Many large organizations have heavyweight change management processes that generate lead times of several days or more between asking for a change to be made and having it approved for deployment. This is a significant roadblock for teams trying to implement continuous delivery. Often frameworks like ITIL are blamed for imposing these kinds of burdensome processes. However it’s possible to follow ITIL principles and practices in a lightweight way that achieves the goals of effective service management while at the same time enabling rapid, reliable delivery. In this occasional series I’ll be examining how to create such lightweight ITIL implementations. I welcome your feedback and real-life experiences.

While continuous deployment implies continuous delivery the converse is not true. Continuous delivery is about putting the release schedule in the hands of the business, not in the hands of IT. Implementing continuous delivery means making sure your software is always production ready throughout its entire lifecycle – that any build could potentially be released to users at the touch of a button using a fully automated process in a matter of seconds or minutes. [...] In the world of continuous delivery, developers aren’t done with a feature when they hand some code over to testers, or when the feature is “QA passed”. They are done when it is working in production. That means no more testing or deployment phases, even within a sprint (if you’re using Scrum)...

Docker encapsulates heterogeneous payloads in Standard Containers, and runs them on any server with strong guarantees of isolation and repeatability. It is a great building block for automating distributed systems: large-scale web deployments, database clusters, continuous deployment systems, private PaaS, service-oriented architectures, etc.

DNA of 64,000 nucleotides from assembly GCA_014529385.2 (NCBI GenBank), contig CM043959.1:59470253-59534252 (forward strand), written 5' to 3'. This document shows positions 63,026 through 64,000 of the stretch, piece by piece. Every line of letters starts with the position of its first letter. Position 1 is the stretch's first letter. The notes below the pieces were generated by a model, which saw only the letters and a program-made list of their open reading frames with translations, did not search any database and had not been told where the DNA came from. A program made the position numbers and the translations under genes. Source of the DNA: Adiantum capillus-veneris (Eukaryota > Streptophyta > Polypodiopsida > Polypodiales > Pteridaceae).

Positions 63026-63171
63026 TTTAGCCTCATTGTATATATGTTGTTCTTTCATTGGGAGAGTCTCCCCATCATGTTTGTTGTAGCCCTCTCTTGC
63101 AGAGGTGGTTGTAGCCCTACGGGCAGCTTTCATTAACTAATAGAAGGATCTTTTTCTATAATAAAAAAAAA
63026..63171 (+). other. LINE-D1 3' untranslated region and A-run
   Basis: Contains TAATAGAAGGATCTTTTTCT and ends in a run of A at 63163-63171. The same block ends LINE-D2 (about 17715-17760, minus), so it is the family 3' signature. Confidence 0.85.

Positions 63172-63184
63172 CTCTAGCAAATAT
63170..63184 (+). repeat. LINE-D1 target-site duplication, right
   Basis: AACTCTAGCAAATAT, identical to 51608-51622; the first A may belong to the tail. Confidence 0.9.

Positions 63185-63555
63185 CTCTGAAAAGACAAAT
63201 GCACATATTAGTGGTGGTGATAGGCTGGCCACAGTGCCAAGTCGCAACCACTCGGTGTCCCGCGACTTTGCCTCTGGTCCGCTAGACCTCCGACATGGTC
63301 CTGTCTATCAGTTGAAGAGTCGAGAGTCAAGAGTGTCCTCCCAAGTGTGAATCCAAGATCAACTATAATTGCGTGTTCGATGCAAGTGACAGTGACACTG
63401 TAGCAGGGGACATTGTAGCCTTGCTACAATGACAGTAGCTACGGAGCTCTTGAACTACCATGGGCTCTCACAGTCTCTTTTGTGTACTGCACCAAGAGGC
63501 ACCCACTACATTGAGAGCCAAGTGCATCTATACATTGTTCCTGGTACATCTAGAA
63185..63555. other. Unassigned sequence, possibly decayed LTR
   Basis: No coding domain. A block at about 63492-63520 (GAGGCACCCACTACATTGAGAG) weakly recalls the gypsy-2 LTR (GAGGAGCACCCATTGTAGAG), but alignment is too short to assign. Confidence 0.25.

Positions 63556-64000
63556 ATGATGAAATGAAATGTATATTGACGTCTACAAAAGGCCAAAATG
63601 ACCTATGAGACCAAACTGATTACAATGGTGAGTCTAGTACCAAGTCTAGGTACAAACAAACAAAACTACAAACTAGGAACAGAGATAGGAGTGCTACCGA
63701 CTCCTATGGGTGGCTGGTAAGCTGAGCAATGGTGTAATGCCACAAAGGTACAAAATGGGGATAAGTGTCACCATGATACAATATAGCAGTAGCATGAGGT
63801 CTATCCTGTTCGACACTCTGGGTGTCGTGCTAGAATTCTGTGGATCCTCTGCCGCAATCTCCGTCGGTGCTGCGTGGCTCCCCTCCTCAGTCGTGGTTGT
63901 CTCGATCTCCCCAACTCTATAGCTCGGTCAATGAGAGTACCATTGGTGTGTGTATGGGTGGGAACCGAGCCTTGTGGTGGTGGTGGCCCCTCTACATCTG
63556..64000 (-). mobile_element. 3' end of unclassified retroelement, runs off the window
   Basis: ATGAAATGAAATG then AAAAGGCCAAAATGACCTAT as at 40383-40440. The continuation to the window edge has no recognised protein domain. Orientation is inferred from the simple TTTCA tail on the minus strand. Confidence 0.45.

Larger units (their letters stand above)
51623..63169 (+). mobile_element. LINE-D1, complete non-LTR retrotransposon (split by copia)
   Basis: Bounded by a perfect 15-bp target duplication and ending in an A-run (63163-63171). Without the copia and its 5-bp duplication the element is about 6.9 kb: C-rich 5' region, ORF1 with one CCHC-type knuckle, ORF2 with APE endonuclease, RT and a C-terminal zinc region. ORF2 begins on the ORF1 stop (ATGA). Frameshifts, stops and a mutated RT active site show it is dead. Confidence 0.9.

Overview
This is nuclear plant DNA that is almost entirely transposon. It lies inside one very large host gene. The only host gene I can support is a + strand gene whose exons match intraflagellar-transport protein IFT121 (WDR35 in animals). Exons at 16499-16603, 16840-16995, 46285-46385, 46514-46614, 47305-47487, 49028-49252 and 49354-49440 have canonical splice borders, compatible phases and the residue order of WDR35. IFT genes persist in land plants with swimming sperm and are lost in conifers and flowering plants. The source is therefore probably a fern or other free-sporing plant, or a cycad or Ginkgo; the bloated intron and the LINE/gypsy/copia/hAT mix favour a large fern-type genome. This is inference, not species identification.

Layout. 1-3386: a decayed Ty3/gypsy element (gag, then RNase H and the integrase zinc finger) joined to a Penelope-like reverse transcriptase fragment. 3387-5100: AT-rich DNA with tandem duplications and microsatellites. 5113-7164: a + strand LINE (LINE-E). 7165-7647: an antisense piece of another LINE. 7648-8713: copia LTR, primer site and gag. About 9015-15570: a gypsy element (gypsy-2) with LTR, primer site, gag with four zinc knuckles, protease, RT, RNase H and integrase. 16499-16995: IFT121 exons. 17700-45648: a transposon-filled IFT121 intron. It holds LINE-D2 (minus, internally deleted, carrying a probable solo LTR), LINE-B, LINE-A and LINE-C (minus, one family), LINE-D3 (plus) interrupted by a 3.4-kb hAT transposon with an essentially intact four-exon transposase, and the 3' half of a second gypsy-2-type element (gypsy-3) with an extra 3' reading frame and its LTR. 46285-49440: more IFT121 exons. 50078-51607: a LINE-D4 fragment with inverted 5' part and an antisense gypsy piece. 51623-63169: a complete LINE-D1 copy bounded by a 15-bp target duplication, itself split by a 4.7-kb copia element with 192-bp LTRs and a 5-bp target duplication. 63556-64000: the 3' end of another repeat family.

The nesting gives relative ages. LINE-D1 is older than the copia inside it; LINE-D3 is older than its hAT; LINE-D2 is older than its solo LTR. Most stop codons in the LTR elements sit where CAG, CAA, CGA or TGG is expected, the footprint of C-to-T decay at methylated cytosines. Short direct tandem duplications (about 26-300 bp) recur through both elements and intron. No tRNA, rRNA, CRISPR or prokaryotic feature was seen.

The first obstacle we reached when we were setting up our continuous delivery pipeline was figuring out which branch to continuously deliver. We changed our minds a few times before settling on a pipeline that would run all the code from the development branch. Except production, that is, which would deploy from master. This was always a bit confusing and didn't make a whole lot of sense. The idea with git flow is that master always represents production while develop represents the current state of development. The idea of continuous delivery, though, is to reduce the time between what master represents and what develop represents. In the ideal case, develop and master would converge. These worldviews clash quite spectacularly when tried to use in conjunction.

The iteration is a cornerstone of agile development. It provides a heartbeat for the team and its stakeholders, and a structure for various routine activities that help keep development work aligned with what the customer needs. However, the way many teams run their iterations creates serious pitfalls which can keep them from delivering software as effectively as they could.

The orthodox approach to the iteration is to treat it as a timebox for delivering a batch of stories, which is the approach most Scrum teams take with sprints (the Scrum term for an iteration). In recent years many teams have scrapped this approach, either using iterations more as a checkpoint, as many ThoughtWorks teams do, or scrapping them entirely with Kanban and Lean software development.

Togglz is an implementation of the Feature Toggles pattern for Java. Feature Toggles are a very common agile development practices in the context of continuous deployment and delivery. The basic idea is to associate a toggle with each new feature you are working on. This allows you to enable or disable these features at application runtime, even for individual users.

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